Dutch perform first 'living' liver transplant
12 May 2004 , AMSTERDAM — A living 53-year-old woman has donated a large part of her liver to save the life of her brother. It is the first time that such an operation has been performed in the Netherlands.
12 May 2004
AMSTERDAM — A living 53-year-old woman has donated a large part of her liver to save the life of her brother. It is the first time that such an operation has been performed in the Netherlands.
The operation — performed at the Erasmus Medical Centre in Rotterdam — carries a large risk to both donor and recipient.
Several countries — including Germany, the US and Japan — have been conducting such operations for some time. Foreign statistics indicate that one out of very 100 people die as a result of the operation. There is also the risk of serious complications, Dutch newspaper Algemeen Dagblad reported on Wednesday.
The transplant was performed last week by a team of 12 surgeons, anaesthetists, liver specialists and assistants. News of the operation was withheld until this week because medics wished to see whether both patients would recover from the 12-hour operation.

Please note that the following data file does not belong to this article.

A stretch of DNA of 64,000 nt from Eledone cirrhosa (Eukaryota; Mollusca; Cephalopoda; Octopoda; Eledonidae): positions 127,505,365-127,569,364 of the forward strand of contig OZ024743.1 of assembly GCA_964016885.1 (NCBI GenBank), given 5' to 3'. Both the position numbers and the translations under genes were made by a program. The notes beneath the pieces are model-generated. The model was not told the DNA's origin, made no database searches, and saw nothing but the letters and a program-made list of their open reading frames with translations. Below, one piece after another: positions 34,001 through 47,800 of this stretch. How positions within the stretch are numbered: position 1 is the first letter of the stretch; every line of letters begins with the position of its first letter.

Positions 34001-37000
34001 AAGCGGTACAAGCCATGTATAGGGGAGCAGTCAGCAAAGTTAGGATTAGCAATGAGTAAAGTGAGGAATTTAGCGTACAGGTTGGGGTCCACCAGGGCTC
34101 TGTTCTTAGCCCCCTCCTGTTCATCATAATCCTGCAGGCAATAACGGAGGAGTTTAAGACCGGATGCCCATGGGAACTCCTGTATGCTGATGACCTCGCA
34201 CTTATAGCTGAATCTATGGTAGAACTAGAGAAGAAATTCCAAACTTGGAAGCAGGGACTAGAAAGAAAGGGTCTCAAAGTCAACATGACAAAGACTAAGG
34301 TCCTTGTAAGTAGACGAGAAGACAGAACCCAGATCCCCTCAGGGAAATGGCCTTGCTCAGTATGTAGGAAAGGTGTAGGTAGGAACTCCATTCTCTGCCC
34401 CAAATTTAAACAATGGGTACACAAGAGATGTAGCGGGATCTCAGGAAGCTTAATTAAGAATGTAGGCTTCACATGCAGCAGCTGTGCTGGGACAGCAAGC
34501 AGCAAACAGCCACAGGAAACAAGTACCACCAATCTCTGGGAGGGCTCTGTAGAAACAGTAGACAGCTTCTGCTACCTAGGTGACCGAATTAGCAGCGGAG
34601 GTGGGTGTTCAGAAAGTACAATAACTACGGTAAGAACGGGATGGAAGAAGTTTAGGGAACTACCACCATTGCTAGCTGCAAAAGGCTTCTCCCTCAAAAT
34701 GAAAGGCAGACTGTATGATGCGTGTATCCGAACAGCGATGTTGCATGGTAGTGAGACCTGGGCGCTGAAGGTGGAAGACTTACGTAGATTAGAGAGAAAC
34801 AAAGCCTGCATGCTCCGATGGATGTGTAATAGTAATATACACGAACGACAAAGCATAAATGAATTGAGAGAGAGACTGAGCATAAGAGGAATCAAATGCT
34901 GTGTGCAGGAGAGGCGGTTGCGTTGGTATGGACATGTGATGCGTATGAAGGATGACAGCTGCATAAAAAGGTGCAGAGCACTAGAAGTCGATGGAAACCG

The 51-year-old man and his sister have been out of the intensive care ward for several days. Despite the fact there are always complications after a liver transplant, the operation has been declared a success, news service NOS reported.
The Netherlands' first liver transplant involving a living donor has been delayed for several years because the Dutch Health Council (Nederlandse Gezondheidsraad) and other medical organisations refused to approve the procedure.
Erasmus Medical Centre doctors have been preparing for the operation for the past four years and one of the surgeons underwent intensive training in special operation techniques in Japan and Germany.
"Due to the risks for the donor, this procedure is not ideal," professor and Erasmus transplant surgeon Dr. H. Tilanus said.
"But there are simply too few organs available in the Netherlands. Therefore liver patients are still frequently dying while waiting for a transplant."
The Erasmus Medical Centre expects to perform 10 liver transplant operations involving a living patient each year. The second operation is planned for June.
There are about 50 patients in Rotterdam and between 120 and 130 patients nation-wide awaiting a liver transplant in the Netherlands. A large number of them are in such bad health that they could die at any moment.
[Copyright Expatica News 2004]
Subject: Dutch news